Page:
Well, just as you cannot tell if a violin will sound great by only looking at the violin, you cannot tell if a company should be bought by only looking at the target company.  You also need to look at the company doing the acquiring.

The biggest problem is that thorough due diligence will typically find out what the underlying value of the target company as is would be.  And both sides of the negotiation will know that value.  Great companies will command a premium and weak companies will command a discount.  It is very difficult to steal away a company at a bargain price below market value.

In fact, acquirers typically have to pay a premium to obtain a company, often in the range of 20 to 40% above market value.    

So here’s the dilemma.  For this acquisition to be a great deal, you have to have such good hands that you can make the business perform at levels so superior to the status quo that you can cover the premium plus enough extra to cover your required rate of return.   If your hands aren’t skilled enough to do that, then you will lose, no matter how great a company the acquisition target is.

The irony is that supposedly “bad” companies may be better acquisition targets, because it may be easier to add value to them.  That is why there are firms out there like Cerberus, who specialize in investments in very weak firms.  They do well because they have developed skills in turning around weak companies.  In these specialized hands, they can add value to weak firms.  They are the virtuosos of turnarounds and can make good music even with a weak company.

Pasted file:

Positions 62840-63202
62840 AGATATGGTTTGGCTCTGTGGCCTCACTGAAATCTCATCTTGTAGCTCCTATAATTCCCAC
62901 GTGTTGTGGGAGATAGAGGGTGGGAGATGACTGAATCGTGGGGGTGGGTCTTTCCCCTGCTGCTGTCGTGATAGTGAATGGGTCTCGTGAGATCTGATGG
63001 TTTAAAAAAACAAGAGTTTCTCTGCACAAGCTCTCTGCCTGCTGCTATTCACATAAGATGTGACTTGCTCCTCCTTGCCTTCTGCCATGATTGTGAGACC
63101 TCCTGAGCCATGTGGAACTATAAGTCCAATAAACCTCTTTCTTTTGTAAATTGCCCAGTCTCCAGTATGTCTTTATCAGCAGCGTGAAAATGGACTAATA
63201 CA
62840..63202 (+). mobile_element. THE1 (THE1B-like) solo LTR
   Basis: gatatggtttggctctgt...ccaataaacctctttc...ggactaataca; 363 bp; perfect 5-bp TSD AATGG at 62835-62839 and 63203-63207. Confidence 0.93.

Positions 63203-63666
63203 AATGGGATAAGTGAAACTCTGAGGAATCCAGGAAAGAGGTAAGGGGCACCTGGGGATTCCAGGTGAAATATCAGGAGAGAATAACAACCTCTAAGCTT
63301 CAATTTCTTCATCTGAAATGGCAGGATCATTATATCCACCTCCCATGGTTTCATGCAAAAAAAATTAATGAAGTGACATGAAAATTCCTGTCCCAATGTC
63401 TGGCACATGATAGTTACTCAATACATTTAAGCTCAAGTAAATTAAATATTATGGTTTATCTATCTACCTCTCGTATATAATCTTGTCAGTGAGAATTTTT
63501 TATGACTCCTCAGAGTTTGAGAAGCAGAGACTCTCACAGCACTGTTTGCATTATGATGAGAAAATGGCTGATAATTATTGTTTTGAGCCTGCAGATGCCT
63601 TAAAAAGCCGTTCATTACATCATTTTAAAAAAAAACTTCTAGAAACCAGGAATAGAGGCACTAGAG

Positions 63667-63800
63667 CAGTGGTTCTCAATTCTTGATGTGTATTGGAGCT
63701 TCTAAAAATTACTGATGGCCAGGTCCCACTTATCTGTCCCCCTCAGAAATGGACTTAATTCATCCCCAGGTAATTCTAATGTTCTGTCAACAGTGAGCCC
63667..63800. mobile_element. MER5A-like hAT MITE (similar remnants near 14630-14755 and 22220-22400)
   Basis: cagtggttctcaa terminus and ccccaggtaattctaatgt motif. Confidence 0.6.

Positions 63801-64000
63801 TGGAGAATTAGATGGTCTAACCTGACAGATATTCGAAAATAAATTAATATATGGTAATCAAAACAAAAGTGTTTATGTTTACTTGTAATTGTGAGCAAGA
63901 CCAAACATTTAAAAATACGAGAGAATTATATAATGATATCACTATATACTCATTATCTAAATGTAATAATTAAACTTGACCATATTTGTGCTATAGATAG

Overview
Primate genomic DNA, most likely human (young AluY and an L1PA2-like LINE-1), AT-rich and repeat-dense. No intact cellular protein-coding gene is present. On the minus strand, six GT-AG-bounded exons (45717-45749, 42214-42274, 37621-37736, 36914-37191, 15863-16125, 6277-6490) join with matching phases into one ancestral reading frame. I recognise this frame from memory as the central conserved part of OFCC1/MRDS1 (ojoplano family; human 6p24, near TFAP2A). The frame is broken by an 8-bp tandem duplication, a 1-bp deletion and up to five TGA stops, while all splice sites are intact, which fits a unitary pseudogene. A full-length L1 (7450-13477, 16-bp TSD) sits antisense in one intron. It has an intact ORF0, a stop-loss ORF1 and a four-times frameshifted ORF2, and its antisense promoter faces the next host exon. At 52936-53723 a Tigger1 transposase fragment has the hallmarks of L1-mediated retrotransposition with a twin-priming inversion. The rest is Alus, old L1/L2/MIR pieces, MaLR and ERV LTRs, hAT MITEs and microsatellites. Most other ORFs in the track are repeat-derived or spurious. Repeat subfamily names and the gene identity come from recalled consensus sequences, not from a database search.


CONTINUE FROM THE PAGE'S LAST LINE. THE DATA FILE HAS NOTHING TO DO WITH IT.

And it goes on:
What to Focus On
Therefore, strategists need to focus on the hands of their own company.  What instruments can they play well?  Which instruments will they play poorly?  What instruments could they learn to play well?

After this type of analysis, a couple of strategic results could occur:

1)      Build on a strength.  Great musicians practice all the time to enhance their skills.  Similarly, once a company determines its strategic path, it needs to continually enhance the skills needed to pull it off.  GE has been great for many decades in running diverse portfolios, because it knew that diverse portfolios succeed best when in the hands of great generalist managers.  So GE worked diligently to build a virtuoso group of generalist managers.

2)      Shore Up a Weakness.  If there is a strategic path you want to take, but don’t have the right hands for it, develop that skill before embarking down that path.  There is a reason why firms like Google devote so much effort into getting the best technical talent available.  They realize that to win in the spaces where they want to go requires virtuoso technical talent.  Without it, the strategy will fail, so they make sure that they have it.